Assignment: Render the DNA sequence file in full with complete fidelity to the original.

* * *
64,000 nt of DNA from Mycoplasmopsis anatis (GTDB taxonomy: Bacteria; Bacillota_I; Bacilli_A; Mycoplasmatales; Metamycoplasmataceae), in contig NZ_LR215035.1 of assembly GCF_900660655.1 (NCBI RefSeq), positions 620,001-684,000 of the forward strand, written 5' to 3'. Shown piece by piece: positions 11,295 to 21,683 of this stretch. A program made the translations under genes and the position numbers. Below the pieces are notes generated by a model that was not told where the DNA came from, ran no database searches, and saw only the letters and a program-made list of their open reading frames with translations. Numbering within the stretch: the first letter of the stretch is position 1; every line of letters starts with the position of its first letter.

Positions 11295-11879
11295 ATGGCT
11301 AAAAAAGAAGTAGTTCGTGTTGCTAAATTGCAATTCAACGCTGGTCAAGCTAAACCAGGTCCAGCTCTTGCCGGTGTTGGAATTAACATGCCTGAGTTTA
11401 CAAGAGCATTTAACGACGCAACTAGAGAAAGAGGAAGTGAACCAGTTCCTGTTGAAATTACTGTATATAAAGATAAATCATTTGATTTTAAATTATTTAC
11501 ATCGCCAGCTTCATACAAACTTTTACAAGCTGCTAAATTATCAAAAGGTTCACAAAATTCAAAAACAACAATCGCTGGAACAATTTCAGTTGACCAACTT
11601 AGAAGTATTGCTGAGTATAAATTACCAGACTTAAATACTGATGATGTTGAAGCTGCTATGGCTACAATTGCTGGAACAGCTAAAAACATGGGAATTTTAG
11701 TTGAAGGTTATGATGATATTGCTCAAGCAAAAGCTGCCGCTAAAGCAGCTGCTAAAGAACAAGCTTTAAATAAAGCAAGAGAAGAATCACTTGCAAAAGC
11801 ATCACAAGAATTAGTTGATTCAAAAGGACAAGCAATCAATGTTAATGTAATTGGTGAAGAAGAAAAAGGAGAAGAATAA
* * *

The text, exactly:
64,000 nt of DNA from Mycoplasmopsis anatis (GTDB taxonomy: Bacteria; Bacillota_I; Bacilli_A; Mycoplasmatales; Metamycoplasmataceae), in contig NZ_LR215035.1 of assembly GCF_900660655.1 (NCBI RefSeq), positions 620,001-684,000 of the forward strand, written 5' to 3'. Shown piece by piece: positions 11,295 to 21,683 of this stretch. A program made the translations under genes and the position numbers. Below the pieces are notes generated by a model that was not told where the DNA came from, ran no database searches, and saw only the letters and a program-made list of their open reading frames with translations. Numbering within the stretch: the first letter of the stretch is position 1; every line of letters starts with the position of its first letter.

Positions 11295-11879
11295 ATGGCT
11301 AAAAAAGAAGTAGTTCGTGTTGCTAAATTGCAATTCAACGCTGGTCAAGCTAAACCAGGTCCAGCTCTTGCCGGTGTTGGAATTAACATGCCTGAGTTTA
11401 CAAGAGCATTTAACGACGCAACTAGAGAAAGAGGAAGTGAACCAGTTCCTGTTGAAATTACTGTATATAAAGATAAATCATTTGATTTTAAATTATTTAC
11501 ATCGCCAGCTTCATACAAACTTTTACAAGCTGCTAAATTATCAAAAGGTTCACAAAATTCAAAAACAACAATCGCTGGAACAATTTCAGTTGACCAACTT
11601 AGAAGTATTGCTGAGTATAAATTACCAGACTTAAATACTGATGATGTTGAAGCTGCTATGGCTACAATTGCTGGAACAGCTAAAAACATGGGAATTTTAG
11701 TTGAAGGTTATGATGATATTGCTCAAGCAAAAGCTGCCGCTAAAGCAGCTGCTAAAGAACAAGCTTTAAATAAAGCAAGAGAAGAATCACTTGCAAAAGC
11801 ATCACAAGAATTAGTTGATTCAAAAGGACAAGCAATCAATGTTAATGTAATTGGTGAAGAAGAAAAAGGAGAAGAATAA